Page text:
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Clinical Presentation: Fever, Progressive Anorexia, and Vomiting

Zeke, a neutered 6-year-old male Boston Terrier

Zeke had been a happy, playful dog until shortly before presenting with a fever (104.4°F), progressive anorexia with vomiting, polyuria, and discolored urine. He had been previously well-vaccinated including 2-way leptospira vaccines containing L. canicola and L.icterohaemorrhagiae.
Blood tests indicated elevated BUN and creatinine and neutrophilia with a left shift. Pyuria, proteinuria, hematuria, and bacteriuria with isosthenuria also were confirmed by urinalysis. The veterinarian considered a urinary tract infection or renal disease as differential diagnoses.
Zeke was hospitalized and treated with IV fluids and enrofloxacin. His fever resolved; however, bloody diarrhea developed, his BUN continued to climb, and urine output decreased. Zeke was transferred to a referral institution and received aggressive therapy. Despite therapy, Zeke developed aspiration pneumonia and was euthanized.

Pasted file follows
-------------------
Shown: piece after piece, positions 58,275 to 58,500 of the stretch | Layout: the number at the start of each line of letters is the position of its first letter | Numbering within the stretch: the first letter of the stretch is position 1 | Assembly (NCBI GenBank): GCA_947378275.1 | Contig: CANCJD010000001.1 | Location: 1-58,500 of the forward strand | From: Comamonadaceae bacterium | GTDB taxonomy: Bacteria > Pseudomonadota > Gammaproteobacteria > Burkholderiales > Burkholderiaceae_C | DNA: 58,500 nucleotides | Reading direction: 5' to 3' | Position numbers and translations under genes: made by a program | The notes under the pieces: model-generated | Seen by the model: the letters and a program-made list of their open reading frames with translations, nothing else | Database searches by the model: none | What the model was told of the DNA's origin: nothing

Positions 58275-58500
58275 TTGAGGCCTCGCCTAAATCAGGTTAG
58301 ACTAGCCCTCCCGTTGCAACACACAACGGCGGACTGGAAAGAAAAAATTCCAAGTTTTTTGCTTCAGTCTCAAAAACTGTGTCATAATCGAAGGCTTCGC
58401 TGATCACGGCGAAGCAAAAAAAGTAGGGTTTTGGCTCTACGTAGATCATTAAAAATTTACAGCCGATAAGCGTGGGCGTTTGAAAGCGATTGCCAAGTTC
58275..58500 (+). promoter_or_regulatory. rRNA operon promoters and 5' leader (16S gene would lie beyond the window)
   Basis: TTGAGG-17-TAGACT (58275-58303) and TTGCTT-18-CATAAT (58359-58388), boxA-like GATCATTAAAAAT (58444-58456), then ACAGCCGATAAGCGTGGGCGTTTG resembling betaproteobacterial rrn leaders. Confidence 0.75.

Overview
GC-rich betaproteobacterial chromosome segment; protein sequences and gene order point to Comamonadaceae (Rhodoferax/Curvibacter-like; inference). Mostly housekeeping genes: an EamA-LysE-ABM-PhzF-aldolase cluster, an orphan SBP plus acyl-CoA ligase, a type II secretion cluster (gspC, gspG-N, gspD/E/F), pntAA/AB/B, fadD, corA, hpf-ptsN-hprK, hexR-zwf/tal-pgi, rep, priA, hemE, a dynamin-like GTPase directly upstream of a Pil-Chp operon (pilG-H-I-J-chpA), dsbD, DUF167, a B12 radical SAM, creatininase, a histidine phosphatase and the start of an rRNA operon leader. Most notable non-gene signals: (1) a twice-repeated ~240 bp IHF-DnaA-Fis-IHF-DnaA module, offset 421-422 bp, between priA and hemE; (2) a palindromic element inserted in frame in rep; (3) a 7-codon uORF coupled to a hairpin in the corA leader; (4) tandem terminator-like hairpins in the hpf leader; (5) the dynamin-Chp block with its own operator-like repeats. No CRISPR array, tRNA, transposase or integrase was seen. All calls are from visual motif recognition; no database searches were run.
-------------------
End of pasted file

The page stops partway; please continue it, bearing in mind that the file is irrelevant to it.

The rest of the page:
Serology testing indicated titers for the following: L. grippotyphosa, 1:3200; L. pomona, 1:1600; L. bratislava, 1:3200; L. canicola, <1:100; and L. icterohaemorrhagiae, <1:100.

CASE NOTE: Zeke presented with clinical signs highly suggestive of kidney disease rather than cystitis (which normally does not result in elevated BUN and creatinine). Leptospirosis should be very high on a list of differential diagnoses for all cases of acute renal failure. Amoxicillin, ampicillin, and doxycycline are the antibiotics of choice for treating leptospirosis, whereas fluoroquinolones (a reasonable choice for cystitis) generally are not recommended. This case also demonstrates that leptospirosis can and does occur in small breed dogs. Any dog with even limited exposure to wildlife is at risk of developing leptospirosis.


Lepto carriers can reside in urban, suburban, and rural areas. Take our risk assessment to see your dog's risk level.


Lepto is largely vaccine preventable. Most vaccines have 4 serovars to fight against today's most common serovars.


Read about real pets that were diagnosed with leptospirosis.